Homepolish was started because of a frustration with the interior design system as it was before (i.e. furniture markups, secrecy about adding in fees, difficulty for new designers to gain access to clients, and difficulty for mainstream consumers to be able to find and afford interior designers). One of our founders, Noa Santos, is a designer who was fed up with the system as it was. So our company is just as focused on making sure designers have a great experience as it is on making sure our clients get the results they want. In our minds, if we can provide a working environment where our designers needs are met, they will provide even better service to our clients.

When people ask me advice about how to get started in interior design, I almost always give them the same advice: Do whatever you can to build up your portfolio. In the design world, your portfolio is your lifeblood. Before I started with Homepolish, I pulled a lot of favors getting my projects photographed, asking my photographer friends to go way below their rates to shoot my spaces. I wanted to pay them more, but getting started in design doesn’t always leave your pockets flush with cash to spend on brand building. One of the biggest benefits of working with Homepolish is the opportunity to have your work shot for free by our amazing in-house photographers. We do this not only because it’s great content for our site and inspires people, but also because it helps build business for our designers.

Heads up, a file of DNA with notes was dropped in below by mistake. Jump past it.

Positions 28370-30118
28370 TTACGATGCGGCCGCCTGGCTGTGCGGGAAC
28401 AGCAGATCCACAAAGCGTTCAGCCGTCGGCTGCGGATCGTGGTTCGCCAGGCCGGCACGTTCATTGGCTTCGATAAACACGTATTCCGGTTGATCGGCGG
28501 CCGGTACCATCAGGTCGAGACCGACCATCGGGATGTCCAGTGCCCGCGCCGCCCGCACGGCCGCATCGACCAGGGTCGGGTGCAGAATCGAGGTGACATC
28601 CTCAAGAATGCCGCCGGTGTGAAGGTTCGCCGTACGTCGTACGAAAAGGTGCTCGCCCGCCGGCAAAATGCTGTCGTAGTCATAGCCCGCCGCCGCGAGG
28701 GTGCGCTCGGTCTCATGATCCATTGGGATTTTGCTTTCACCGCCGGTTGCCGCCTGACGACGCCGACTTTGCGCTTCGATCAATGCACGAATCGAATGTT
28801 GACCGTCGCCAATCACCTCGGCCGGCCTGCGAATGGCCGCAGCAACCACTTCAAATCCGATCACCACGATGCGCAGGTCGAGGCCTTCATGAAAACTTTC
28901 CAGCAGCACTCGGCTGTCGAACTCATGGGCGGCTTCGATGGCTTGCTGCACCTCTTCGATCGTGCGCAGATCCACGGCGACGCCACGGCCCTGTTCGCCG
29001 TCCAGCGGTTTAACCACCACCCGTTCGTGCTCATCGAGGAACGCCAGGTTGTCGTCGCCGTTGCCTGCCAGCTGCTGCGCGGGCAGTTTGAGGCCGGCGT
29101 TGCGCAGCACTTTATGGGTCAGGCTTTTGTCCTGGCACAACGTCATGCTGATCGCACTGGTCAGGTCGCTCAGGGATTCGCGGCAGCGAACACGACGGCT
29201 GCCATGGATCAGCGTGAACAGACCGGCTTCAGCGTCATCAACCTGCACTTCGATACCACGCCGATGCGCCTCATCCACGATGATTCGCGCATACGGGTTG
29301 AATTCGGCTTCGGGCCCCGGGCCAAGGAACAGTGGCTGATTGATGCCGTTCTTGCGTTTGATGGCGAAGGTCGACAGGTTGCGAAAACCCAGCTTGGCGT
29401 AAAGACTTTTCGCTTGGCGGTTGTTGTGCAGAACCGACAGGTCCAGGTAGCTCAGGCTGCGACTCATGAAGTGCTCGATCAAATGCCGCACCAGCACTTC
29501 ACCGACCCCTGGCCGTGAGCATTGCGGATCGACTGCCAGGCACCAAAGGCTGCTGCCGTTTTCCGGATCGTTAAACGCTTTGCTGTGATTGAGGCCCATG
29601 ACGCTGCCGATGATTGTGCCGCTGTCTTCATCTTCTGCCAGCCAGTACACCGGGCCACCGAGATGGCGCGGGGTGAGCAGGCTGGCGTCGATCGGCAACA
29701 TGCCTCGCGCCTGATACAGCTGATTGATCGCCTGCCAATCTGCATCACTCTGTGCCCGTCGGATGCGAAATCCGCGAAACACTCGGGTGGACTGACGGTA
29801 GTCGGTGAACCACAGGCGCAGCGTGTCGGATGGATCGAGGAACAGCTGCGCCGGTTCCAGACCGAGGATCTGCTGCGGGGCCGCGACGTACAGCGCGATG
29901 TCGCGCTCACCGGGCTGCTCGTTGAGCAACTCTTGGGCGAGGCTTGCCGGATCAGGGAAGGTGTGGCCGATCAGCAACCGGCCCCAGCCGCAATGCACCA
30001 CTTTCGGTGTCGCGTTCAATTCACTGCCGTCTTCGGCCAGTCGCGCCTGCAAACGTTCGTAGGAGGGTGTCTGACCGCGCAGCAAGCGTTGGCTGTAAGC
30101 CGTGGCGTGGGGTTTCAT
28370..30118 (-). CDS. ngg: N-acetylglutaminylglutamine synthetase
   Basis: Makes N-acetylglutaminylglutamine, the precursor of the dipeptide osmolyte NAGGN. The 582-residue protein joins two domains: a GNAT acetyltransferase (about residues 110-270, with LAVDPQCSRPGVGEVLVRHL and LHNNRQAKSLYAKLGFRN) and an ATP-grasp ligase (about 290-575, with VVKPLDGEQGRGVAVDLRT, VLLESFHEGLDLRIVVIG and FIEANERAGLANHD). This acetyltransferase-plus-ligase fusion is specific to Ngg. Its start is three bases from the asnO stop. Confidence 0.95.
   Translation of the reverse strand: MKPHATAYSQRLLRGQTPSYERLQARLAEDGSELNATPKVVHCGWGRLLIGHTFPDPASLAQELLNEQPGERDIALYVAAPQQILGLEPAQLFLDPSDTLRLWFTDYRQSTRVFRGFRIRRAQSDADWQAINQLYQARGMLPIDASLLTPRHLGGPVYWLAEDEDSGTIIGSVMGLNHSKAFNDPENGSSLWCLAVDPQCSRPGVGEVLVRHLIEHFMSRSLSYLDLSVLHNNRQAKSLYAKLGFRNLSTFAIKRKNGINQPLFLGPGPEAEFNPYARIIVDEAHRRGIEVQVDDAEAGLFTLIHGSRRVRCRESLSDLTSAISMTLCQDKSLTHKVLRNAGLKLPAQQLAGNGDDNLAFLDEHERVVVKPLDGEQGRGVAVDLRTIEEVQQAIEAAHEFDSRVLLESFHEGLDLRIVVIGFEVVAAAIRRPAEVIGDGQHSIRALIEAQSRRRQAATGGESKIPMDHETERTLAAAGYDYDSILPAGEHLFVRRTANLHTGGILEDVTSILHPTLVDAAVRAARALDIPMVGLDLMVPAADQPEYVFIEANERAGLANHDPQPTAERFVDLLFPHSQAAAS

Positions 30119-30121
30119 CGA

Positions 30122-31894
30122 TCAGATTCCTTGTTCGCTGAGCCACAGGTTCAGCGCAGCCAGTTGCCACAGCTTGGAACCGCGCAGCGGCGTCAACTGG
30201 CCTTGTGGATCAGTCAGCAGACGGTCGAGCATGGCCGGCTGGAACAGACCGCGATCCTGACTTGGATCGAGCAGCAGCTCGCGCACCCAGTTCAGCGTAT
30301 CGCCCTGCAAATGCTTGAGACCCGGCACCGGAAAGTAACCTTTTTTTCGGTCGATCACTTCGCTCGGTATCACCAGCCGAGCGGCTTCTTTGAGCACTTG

Homepolish has experienced tremendous success in expanding over the last three years, where we’ve gone from a team of two to a team of over 40 in-house staff and nearly 300 designers nationwide. And part of our expansion has been cultural, we have a big presence online. Our large followings on Instagram, Homepolish Magazine, and our other social accounts allow us to promote our designers as well, many of whom have seen a large uptick in their social followings after we’ve posted about them. In this symbiotic system, we benefit from showcasing our designers’ talents and our designers benefit from the press we garner for them.